Monday, 16 July 2012

Understanding Genetics - and supporting local businesses

I had a fascinating morning learning about cutting edge studies into genetics at the Sanger Institute just outside Cambridge.  


It was particularly interesting to learn about their part in a global project mapping out how breast cancer affects different gene types and how this will lead to personalised therapies in the future.  Also I learnt about latest studies on Malaria and how again genetics is helping to understand the disease better and find cures.  It was very helpful to listen to the researcher who co-ordinates this type of multi-centered cross-boarder research projects and to understand some of her bureaucratic problems.


The Sanger Institute is largely funded by the Wellcome trust and the European Bioinformatics Institute is located on the same site.  We also discussed the growing need for vast quantities of data processing as more and more information of genetics becomes available.  Sanger have contributed some write ups of case studies for a booklet we are writing on international collaboration in science and innovation.  We hope these will be published to share at party conference in the autumn.

Day three of my "buy local" pledge has had upsides and downsides.  The local post office sorted me out with bread, papers and drycleaning (but no shoe polish). Yesterdays roast chicken from the local butcher was delicious and I had hoped to add locally bought vegetables to the remaining stock to make soup for supper.  However the first "farm shop" I passed in a garden centre was rather disappointing with mostly imported fruit and veg, just some Lincolnshire carrots.  Cambridge market yielded up some local peas in pods, spring onions  and strawberries (mine have gone rotten due to the wet) - but then I got home to find that the stock had been thrown away in a well intended kitchen clean up.  So its lamb chops from the butcher instead.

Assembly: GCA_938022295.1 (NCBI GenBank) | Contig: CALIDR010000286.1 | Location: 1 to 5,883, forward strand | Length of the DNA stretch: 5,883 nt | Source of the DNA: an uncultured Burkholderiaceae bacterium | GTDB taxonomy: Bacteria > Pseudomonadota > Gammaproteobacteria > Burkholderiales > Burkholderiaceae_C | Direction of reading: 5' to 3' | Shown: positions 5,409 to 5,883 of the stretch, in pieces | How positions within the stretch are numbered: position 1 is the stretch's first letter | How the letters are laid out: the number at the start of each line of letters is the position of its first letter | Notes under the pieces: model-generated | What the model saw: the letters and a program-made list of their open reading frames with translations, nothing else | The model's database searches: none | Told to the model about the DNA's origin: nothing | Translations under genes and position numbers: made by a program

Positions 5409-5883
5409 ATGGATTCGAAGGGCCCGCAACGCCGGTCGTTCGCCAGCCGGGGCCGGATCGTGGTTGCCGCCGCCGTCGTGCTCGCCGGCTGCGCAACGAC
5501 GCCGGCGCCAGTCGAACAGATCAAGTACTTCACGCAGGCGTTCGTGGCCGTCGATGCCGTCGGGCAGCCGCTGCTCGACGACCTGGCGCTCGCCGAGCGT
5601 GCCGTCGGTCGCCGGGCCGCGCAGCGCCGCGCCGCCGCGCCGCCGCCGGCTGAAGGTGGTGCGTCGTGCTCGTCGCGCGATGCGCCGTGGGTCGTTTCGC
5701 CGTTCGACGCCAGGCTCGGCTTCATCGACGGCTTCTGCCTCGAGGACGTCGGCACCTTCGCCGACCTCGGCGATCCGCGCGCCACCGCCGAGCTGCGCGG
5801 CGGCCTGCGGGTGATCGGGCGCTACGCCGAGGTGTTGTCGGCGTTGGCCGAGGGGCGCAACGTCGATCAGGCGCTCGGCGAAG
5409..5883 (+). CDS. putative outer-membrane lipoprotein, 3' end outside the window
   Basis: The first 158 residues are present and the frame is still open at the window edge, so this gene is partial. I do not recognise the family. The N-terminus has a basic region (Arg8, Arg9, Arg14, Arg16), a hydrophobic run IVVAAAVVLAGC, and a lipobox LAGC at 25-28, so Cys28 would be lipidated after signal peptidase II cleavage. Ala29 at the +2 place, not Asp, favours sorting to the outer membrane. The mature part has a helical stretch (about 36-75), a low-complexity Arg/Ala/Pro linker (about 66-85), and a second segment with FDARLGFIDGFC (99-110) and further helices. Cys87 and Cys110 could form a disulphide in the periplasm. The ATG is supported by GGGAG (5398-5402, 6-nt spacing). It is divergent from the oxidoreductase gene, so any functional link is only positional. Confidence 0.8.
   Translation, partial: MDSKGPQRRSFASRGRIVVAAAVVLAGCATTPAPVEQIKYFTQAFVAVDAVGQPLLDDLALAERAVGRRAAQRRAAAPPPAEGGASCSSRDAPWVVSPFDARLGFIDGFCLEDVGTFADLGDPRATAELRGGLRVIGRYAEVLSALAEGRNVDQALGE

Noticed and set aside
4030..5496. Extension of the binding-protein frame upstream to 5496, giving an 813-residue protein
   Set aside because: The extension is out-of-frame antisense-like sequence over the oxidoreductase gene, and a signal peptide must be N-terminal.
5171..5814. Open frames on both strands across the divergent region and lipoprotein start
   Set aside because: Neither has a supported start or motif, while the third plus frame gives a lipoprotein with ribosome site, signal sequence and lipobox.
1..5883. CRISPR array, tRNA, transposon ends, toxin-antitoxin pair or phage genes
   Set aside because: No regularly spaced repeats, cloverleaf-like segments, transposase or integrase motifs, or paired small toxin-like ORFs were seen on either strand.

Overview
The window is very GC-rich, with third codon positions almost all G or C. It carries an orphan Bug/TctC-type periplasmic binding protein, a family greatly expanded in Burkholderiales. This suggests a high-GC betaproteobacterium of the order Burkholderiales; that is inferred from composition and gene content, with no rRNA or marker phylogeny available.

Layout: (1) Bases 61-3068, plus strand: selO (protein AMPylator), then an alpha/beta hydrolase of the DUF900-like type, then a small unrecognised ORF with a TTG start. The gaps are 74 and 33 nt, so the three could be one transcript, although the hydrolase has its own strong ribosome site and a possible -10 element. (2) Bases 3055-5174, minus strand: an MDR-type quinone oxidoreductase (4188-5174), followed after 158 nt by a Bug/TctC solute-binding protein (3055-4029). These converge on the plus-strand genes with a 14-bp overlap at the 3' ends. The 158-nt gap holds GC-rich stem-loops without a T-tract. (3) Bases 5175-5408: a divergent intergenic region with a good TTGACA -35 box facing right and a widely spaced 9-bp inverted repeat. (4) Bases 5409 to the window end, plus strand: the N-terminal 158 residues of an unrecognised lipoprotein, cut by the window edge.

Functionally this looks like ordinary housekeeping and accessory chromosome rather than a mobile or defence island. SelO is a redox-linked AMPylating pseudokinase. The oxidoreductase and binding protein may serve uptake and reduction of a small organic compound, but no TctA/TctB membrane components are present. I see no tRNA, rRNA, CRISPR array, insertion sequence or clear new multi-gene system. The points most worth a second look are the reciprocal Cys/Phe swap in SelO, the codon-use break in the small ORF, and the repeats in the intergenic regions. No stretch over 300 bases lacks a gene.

Seriously I've had a very worrying email about diseases which appear to be spreading through our wheat crop due to the wet weather.  Around the world wheat harvests have been very poor, it will be very expensive for consumers and dreadful for farmers if our own crop fails.  

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